The man in charge of a $100 billion (£750 billion) investment fund said he personally spent six months persuading Uber’s board and shareholders to take $8 billion from his money.
Rajeev Misra, chief executive of SoftBank’s Vision Fund, said he was pitching to buy Uber shares at a time of extreme turmoil for the company.
He said Uber’s board approved the deal, not because of a shortage of capital, but because SoftBank had stakes in every big Uber competitor around the world.
You would think the offer of $8 billion is a compelling enough reason to sign on a new investor. But not for Uber.
Rajeev Misra, the chief executive of SoftBank’s $100 billion Vision Fund, said he personally spent six months convincing Uber’s board to take his money.
SoftBank bought a 15% stake in Uber last year, making it the ride-hailing firm’s biggest individual shareholder and triggering major governance changes.
Misra said a consortium led by SoftBank paid “$7.9 or $8 billion” to buy shares from existing Uber shareholders. SoftBank also invested a further $1.5 billion directly into the company. The deal closed in January this year.
But, Misra said, Uber could easily have turned to its existing investors, such as General Atlantic. At the time, Uber’s board members tied up in a power struggle with then-CEO, Travis Kalanick.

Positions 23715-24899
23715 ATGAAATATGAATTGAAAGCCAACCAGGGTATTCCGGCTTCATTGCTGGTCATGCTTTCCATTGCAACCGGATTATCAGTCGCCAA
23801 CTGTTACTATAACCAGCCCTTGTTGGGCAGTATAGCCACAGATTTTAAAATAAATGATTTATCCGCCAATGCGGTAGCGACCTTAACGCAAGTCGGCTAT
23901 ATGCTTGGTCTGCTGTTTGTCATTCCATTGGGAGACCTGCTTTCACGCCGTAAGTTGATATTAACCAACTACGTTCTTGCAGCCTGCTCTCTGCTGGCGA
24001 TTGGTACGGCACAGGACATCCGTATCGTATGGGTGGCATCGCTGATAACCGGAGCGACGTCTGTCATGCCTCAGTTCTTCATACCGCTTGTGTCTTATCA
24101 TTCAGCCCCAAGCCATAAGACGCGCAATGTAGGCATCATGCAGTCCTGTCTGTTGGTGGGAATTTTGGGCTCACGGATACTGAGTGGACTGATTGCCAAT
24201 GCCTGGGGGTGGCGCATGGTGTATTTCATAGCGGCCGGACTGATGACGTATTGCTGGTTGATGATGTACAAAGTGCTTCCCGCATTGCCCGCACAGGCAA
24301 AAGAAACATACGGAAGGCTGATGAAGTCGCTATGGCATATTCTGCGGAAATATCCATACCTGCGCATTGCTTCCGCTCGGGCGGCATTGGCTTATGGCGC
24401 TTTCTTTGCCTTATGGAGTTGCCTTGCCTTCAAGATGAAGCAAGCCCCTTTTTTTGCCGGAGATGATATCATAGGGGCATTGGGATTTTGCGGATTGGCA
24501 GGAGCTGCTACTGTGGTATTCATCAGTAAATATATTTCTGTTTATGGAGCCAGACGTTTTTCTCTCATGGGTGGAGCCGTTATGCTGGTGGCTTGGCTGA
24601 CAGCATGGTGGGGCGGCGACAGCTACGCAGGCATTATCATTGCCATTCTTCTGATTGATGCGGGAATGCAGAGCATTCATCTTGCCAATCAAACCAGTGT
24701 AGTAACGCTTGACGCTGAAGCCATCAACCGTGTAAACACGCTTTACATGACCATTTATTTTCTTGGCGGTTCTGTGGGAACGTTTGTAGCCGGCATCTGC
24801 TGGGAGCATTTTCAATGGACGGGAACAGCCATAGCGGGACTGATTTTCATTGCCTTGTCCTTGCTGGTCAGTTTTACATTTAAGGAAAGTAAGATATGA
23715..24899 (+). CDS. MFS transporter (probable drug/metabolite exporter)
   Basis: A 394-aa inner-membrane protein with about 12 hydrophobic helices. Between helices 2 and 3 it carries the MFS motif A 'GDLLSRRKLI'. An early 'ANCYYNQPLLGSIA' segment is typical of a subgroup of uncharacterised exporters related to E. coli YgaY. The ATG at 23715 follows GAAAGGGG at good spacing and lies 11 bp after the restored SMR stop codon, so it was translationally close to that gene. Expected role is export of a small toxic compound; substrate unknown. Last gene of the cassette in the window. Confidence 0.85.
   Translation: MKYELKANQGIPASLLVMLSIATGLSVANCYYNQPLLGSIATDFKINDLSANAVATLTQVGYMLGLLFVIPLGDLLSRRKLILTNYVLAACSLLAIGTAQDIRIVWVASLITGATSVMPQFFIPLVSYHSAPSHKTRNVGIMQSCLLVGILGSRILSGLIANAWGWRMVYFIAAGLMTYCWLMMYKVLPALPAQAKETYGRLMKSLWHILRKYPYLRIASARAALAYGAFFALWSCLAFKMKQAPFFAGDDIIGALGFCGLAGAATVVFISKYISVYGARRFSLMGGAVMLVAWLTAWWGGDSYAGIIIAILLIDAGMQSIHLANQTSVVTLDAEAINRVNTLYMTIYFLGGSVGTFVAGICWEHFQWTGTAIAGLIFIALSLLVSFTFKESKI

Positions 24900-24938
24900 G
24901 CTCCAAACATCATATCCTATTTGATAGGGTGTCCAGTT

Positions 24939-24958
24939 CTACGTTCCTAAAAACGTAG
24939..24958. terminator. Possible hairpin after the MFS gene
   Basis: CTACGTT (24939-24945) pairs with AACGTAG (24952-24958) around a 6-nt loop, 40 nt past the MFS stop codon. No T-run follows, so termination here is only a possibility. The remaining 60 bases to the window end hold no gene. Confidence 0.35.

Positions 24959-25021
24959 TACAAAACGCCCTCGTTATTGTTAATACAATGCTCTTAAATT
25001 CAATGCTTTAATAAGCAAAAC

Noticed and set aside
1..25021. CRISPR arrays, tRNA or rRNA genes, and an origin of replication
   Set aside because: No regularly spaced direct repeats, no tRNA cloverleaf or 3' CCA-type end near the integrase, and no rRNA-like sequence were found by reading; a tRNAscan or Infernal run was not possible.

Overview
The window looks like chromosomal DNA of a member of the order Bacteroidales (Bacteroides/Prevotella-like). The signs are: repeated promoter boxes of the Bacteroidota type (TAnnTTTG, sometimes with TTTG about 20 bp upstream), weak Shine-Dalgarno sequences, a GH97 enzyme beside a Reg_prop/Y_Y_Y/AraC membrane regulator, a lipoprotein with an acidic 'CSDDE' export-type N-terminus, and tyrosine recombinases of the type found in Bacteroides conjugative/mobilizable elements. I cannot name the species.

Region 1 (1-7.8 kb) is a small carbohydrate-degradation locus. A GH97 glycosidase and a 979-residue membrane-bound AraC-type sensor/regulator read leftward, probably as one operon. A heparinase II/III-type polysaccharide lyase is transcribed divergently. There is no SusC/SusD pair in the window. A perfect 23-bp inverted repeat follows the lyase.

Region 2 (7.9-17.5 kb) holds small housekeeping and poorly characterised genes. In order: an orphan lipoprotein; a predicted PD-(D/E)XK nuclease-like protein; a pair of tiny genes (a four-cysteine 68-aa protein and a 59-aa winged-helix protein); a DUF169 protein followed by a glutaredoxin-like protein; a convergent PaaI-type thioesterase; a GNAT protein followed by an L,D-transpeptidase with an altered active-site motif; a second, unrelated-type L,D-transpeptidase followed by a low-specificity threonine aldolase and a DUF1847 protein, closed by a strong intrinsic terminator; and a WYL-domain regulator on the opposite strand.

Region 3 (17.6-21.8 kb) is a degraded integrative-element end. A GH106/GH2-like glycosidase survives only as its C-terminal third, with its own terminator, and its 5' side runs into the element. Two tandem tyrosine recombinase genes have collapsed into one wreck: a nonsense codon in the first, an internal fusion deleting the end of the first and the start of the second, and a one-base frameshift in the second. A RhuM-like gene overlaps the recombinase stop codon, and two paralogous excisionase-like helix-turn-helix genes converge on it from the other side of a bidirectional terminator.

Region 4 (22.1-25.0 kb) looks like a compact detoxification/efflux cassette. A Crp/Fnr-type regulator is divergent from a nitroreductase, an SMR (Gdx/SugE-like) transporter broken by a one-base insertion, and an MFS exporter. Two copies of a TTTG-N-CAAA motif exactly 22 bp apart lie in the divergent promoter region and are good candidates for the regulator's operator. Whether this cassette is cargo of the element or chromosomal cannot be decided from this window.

“It’s not that they had a shortage of capital,” Misra told the CogX conference on Monday.
“And [those investors] were there. Why would the Uber board pick the Vision Fund? I worked for six months personally convincing the board, personally convincing the shareholders, who were at bigger odds with each other, the CEO got involved, and there was so much turmoil. Why did they pick us versus another consortium?”
“It wasn’t because we put in $7.9 or $8 billion and there weren’t another consortium which could put up $8 billion, there were many.”
SoftBank, he said, had one big selling point. “It’s because of the ecosystem we bought. We owned every other ridesharing company in the world,” he explained.
SoftBank, through the Vision Fund, has stakes in Uber’s main competition globally, such as Ola in India, Didi Chuxing in China, Grab in Singapore, and 99 in Brazil.
“We could bring the synergies,” said Misra.
He pointed to Japan as an example, where Uber will soon launch a ride-hailing pilot for the first time. Curiously, SoftBank is launching a separate taxi venture in Japan with Didi Chuxing, which may compete directly with Uber.
“Uber couldn’t have gone into Japan without SoftBank’s help with taxi unions,” Misra said. “It’s a win-win.”
He also pointed to Uber’s merger with its Southeast Asian competitor Grab, which took place just three months after SoftBank’s investment closed.
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Source:: Business Insider